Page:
Re: Yazidi UPDATES genocide has occurred and is ongoing

PostPosted: Sat Aug 03, 2019 7:52 am
Author: Anthea
Five years after the genocide, Yazidis share their forgotten stories and demand justice

Five years after Islamic State (ISIS) militants launched a genocide against the Yazidi community in Sinjar, northern Iraq, hundreds of thousands of Yazidis are still displaced and living in harsh conditions

The Jesuit Refugee Service (JRS) calls on the international community to guarantee the security of the Yazidi people, and to provide support for reconstruction, inclusion, and sustainability in Sinjar. Local authorities are urged to implement dignified medium-term solutions for those with no immediate prospect of voluntary return.

The ISIS attacks that began on 3 August 2014 resulted in thousands being killed: the United Nations estimates that 5,000 Yazidi men died in the massacre. Yazidi men who refused to convert to Islam were executed and dumped in mass graves; many boys were forced to become child soldiers.

An estimated 7,000 Yazidi women and girls, some as young as nine, were enslaved and forcibly transferred to locations in Iraq and eastern Syria. Held in sexual slavery, survivors reported being repeatedly sold, gifted, or passed around among ISIS fighters.

These atrocities were recognised as genocide by the United Nations in 2016. So many Yazidis went missing that the enslavement of women did not immediately come to international attention. More than 3,000 women are missing to this day.

Kurdish and Yazidi fighters regained control of Sinjar in November 2015, but the security situation remains unstable. Landmines and booby traps litter the area, hindering the already difficult task of reconstruction.

There is no reliable water or electricity supply; outside major towns, there are no schools and no hospitals. Work opportunities are minimal. Only a quarter of the original Yazidi inhabitants of Sinjar have tried to return to their ruined villages. Some seventy mass graves are still open and unprotected.

300,000 Yazidis currently live in displacement camps or informal settlements scattered across Iraq’s northern Kurdistan region, particularly in Duhok governorate. They are exposed to extreme weather conditions, and the challenges of inadequate water and sanitation infrastructure continue to persist.

The poor living conditions, lack of stability in the region, and a constant sense of fear and insecurity are making physical and emotional recovery more difficult for the genocide survivors. Waning prospects for a way out have led to a sharp increase in suicides, PTSD, behaviour disorders, and acute depression. There is a high incidence of suicidal ideation among Yazidis in the 15-25 age group. Young people are losing hope for their future.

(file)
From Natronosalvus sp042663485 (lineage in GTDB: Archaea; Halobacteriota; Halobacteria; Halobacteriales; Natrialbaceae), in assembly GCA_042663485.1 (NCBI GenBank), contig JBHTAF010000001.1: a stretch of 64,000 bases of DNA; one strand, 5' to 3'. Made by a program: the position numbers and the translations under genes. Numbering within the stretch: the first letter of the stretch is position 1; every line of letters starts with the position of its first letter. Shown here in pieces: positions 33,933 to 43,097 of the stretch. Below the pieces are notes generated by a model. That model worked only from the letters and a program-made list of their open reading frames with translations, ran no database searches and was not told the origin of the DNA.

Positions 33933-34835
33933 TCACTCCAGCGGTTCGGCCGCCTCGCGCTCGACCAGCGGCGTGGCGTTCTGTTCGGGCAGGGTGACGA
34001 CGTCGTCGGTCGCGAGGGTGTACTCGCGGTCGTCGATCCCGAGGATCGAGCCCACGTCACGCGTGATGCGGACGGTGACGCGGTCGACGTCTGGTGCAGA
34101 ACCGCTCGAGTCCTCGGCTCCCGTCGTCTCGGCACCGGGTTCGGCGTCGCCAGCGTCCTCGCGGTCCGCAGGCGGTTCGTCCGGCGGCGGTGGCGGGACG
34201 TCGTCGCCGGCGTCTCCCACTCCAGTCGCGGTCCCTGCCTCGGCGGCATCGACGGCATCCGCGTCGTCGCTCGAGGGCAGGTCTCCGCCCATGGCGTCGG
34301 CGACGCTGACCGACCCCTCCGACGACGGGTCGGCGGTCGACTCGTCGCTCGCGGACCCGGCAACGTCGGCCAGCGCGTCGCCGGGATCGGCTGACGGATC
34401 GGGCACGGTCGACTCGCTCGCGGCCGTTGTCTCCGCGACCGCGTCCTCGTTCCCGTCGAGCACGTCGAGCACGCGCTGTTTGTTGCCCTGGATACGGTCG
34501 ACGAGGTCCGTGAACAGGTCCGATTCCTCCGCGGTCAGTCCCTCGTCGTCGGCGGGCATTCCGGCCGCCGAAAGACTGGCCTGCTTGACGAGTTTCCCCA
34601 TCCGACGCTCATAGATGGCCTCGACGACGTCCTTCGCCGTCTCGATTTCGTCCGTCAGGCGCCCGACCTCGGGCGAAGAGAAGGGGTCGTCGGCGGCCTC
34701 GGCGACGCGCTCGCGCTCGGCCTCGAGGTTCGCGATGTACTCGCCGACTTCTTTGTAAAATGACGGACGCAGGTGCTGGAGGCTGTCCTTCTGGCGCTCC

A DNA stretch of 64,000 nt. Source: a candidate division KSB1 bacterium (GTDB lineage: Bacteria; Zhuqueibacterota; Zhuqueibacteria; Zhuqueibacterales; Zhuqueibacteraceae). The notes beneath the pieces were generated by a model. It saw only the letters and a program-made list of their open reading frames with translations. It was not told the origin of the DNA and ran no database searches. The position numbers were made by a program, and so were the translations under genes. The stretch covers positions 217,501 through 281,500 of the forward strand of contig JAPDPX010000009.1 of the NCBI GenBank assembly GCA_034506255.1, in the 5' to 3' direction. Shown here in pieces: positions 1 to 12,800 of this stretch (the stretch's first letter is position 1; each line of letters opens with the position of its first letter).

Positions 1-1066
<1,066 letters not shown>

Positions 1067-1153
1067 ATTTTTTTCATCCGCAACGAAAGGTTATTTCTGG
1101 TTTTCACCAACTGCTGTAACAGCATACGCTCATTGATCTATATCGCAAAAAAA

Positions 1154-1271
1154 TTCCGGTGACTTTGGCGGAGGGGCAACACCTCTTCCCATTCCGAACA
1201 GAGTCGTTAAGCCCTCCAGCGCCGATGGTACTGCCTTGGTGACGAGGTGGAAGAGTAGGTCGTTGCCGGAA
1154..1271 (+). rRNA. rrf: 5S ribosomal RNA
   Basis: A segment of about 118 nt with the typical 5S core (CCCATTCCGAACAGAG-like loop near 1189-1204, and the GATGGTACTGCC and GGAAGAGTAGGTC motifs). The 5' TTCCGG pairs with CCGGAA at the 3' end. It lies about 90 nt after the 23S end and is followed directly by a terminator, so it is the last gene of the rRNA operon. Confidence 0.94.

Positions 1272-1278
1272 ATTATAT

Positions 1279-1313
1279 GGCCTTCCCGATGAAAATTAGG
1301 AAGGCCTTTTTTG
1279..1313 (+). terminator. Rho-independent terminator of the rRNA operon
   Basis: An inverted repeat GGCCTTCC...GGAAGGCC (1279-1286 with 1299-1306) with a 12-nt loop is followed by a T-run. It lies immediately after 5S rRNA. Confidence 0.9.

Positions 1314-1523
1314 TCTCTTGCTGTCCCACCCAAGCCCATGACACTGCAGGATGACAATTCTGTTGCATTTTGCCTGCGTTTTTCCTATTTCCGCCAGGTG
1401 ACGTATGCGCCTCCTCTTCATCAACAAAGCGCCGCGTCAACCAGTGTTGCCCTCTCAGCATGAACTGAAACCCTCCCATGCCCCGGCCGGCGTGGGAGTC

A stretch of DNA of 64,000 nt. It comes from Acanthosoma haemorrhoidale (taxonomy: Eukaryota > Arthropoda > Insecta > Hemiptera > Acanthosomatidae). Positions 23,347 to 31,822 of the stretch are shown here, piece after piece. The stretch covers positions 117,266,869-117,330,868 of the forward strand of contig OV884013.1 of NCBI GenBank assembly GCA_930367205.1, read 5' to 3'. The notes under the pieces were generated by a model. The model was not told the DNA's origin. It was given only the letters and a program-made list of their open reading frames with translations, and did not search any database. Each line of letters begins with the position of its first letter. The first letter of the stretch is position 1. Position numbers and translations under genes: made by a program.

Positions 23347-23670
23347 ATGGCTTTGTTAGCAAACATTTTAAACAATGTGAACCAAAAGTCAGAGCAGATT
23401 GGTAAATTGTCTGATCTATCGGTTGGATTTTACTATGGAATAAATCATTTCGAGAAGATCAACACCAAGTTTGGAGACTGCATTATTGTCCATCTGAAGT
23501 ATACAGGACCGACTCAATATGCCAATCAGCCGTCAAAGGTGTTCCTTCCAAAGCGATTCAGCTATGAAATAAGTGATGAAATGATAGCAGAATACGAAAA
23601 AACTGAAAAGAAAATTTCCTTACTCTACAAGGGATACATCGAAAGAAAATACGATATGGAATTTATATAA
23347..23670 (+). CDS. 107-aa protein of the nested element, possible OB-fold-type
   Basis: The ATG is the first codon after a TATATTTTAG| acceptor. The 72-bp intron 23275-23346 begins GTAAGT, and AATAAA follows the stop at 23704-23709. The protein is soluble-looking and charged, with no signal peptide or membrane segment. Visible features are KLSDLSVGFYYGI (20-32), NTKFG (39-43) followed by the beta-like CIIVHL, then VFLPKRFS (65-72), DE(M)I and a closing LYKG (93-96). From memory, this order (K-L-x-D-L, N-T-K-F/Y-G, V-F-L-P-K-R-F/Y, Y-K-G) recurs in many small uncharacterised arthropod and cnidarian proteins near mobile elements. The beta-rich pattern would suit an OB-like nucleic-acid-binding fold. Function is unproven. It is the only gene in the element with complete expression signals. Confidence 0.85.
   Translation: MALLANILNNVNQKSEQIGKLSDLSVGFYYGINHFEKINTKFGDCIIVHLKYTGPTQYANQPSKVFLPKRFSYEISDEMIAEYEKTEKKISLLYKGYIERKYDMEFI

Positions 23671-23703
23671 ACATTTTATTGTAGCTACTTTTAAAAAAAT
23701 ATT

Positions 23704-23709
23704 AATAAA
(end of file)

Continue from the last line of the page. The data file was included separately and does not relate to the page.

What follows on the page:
“Where are our men, woman, children, and girls? We know that they are still in the camps in Syria, but they are too scared to say they are Yazidis,” says Layla, who endured two years in captivity in Raqqa, Syria, before her brother was able to ransom her from ISIS. “My family is still missing. Life is very difficult, and our houses are bombed out. We want to trust again, and we want protection.”

Most Yazidis feel that they have been forgotten. To mark the fifth anniversary of the genocide, JRS is sharing the stories of the survivors so that their voices may be heard. In the #DoNotForgetUs campaign, we hear of what was done to the Yazidi people through the stories of Layla, Najah, Bahar, and others, and we learn of their fears and hopes for the future.

JRS has been serving displaced Yazidis in northern Iraq since October 2014. JRS staff make home visits and provide material assistance to the most vulnerable families. JRS also runs learning centres that provide structured educational programmes for children and young people, as well as adult education and skills training. JRS has made extensive efforts to provide professional mental health and psychosocial support to survivors of the genocide so they can rediscover hope.

We ask the world to join us in standing with the Yazidi people. Do not forget them. ... nd-justice

Re: Yazidi UPDATES genocide has occurred and is ongoing

PostPosted: Sat Aug 03, 2019 7:56 am
Author: Anthea
Mental anguish remains untreated
for many Yazidi women

It is not enough to expect those who have experienced sexual enslavement to simply plaster over their physical wounds and to carry on

Lamiya Haji Basharis a Yazidi human rights activist, and a Goodwill Ambassador for the Aurora Forum, an inaugural programme of events that will bring together the world’s leading minds to tackle pressing humanitarian issues, in October, Yerevan, Armenia.